Vice Squad is a very entertaining piece that moves quickly.  This is largely due to director Gary A. Sherman, who cut much of the script that didn’t directly pertain to Ramrod’s pursuit of Princess in pre-production.  Sherman also spent a lot of time with actual policeman who worked in vice to prepare for the piece, as did star Gary Swanson.  In addtion to Vice Squad, Sherman directed Raw Meat and Dead & Buried, both of which are cult classics in their own right.  Though much of his later work came in television, Sherman’s early films are well-made outings with tight plots and rapid-fire pacing, leading one to ask the same questions of his career trajectory that we might ask of Hauser’s legacy.  
In closing, Vice Squad is definitely a winner, and Hauser, Sherman, Swanson, and Season Hubley all make the most of this seedy journey into Hollywood’s underbelly. I treasure this film, but as an avid fan of Wings Hauser that shouldn’t come as a surprise.  Those who are unfamiliar with this brazen performer may find themselves taking an interest in his work after watching this film, but in all honesty this is probably as good as it gets for the man named Wings.  If you haven’t seen Vice Squad, I strongly encourage you to do so, as this film is a great example of a true cult classic.  It is fun, frantic, and offers a nice alternative to many of the less audacious crime films available to fans of such pictures.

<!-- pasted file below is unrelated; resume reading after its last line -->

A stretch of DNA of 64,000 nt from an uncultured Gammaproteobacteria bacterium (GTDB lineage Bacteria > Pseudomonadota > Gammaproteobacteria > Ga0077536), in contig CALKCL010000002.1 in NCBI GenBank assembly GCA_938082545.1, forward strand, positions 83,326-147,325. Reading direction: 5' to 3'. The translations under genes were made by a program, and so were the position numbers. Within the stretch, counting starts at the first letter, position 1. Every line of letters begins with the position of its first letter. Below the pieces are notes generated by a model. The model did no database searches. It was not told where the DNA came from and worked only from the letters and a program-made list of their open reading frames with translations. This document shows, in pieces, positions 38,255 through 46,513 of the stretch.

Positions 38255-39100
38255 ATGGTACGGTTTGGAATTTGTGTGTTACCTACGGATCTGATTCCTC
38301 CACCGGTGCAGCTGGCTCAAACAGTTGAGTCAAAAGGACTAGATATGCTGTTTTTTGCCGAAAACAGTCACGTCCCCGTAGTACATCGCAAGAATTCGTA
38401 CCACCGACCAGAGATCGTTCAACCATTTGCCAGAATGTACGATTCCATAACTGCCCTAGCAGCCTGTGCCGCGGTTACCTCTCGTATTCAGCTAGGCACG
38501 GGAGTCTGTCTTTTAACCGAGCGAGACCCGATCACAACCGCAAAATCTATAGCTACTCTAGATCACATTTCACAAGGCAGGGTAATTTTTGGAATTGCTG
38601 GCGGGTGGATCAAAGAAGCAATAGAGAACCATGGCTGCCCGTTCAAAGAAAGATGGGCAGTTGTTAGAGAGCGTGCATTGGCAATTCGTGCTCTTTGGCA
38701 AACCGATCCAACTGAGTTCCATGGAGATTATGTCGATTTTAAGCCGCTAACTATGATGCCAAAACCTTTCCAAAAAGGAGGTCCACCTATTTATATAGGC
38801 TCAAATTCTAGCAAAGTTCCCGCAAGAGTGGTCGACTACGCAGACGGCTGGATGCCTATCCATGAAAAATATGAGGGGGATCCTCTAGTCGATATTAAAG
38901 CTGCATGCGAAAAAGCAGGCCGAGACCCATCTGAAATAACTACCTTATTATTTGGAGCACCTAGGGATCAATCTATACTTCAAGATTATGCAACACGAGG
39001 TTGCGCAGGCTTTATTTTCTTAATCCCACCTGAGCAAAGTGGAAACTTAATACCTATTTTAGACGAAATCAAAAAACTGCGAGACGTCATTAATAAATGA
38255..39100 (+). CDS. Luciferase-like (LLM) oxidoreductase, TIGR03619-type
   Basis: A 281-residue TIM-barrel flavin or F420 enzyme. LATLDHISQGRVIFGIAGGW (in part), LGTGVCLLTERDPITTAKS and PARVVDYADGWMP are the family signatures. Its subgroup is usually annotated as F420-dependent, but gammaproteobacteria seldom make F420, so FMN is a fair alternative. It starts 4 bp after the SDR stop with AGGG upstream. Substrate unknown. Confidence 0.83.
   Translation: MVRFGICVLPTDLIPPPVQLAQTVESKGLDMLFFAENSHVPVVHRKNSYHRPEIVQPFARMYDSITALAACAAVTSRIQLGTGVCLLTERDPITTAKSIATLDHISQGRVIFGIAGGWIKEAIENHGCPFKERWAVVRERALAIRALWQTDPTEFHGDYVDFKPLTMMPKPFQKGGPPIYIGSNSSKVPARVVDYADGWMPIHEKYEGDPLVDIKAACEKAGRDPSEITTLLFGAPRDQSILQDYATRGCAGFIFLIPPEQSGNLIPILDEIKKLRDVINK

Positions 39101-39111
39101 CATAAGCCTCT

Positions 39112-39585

Author’s Note:
This picture also boasts one of the funniest scenes I have ever beheld, an absurd little gem that has absolutely nothing to do with the plot itself.  I call it “The Paperclips Scene,” and it centers on an illogical and altogether hilarious police station rant about missing paperclips courtesy of an angry cop who is never seen again in the film.  That bit certainly stands out, but Vice Squad is positively brimming with memorable bits of dialogue.  Perhaps no line has been quoted by fans of the piece so much as the infamous “$500 don’t get you no El Dorado.”  Check it out and you’ll understand, and if you don’t laugh during The Paperclips Scene, you might want to check for a pulse.

Vice Squad Trivia

Reportedly, the film is at least partially based on actual vice squad cases that originated in the film’s Hollywood setting.  Indeed, the screen credit for Kenneth Peters is allegedly a pseudonym for the LAPD detective who opened his files for the production.

A young Martin Scorsese was allegedly a big fan of the film, reportedly going so far as to advise Dawn Steel that in his opinion Vice Squad was the year’s finest film.  This exchange supposedly occurred at an official Paramount dinner function. 

Though it has never been confirmed, many feel this 1982 film (concerning the dogged pursuit of a woman by a ruthless madmen over the course of a single night) may have been one of James Cameron’s influences when he sat down to write The Terminator, which was released in 1984.

As Detective Walsh, Gary Swanson utters the line “Go ahead, . . . make my day.”  A year later, Clint Eastwood would make the line famous as Dirty Harry Callahan in 1983’s Sudden Impact.

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Note: Like many of my best non-fiction articles, this piece was originally published by RVA Magazine.  I'm pleased to share it with those of you who follow my blog, for I don't feel that there are enough people out there who appreciate the man known as Wings Hauser or this genuine cult classic. 

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See also: Cult Classics from Dimension X - Sorcerer (1977)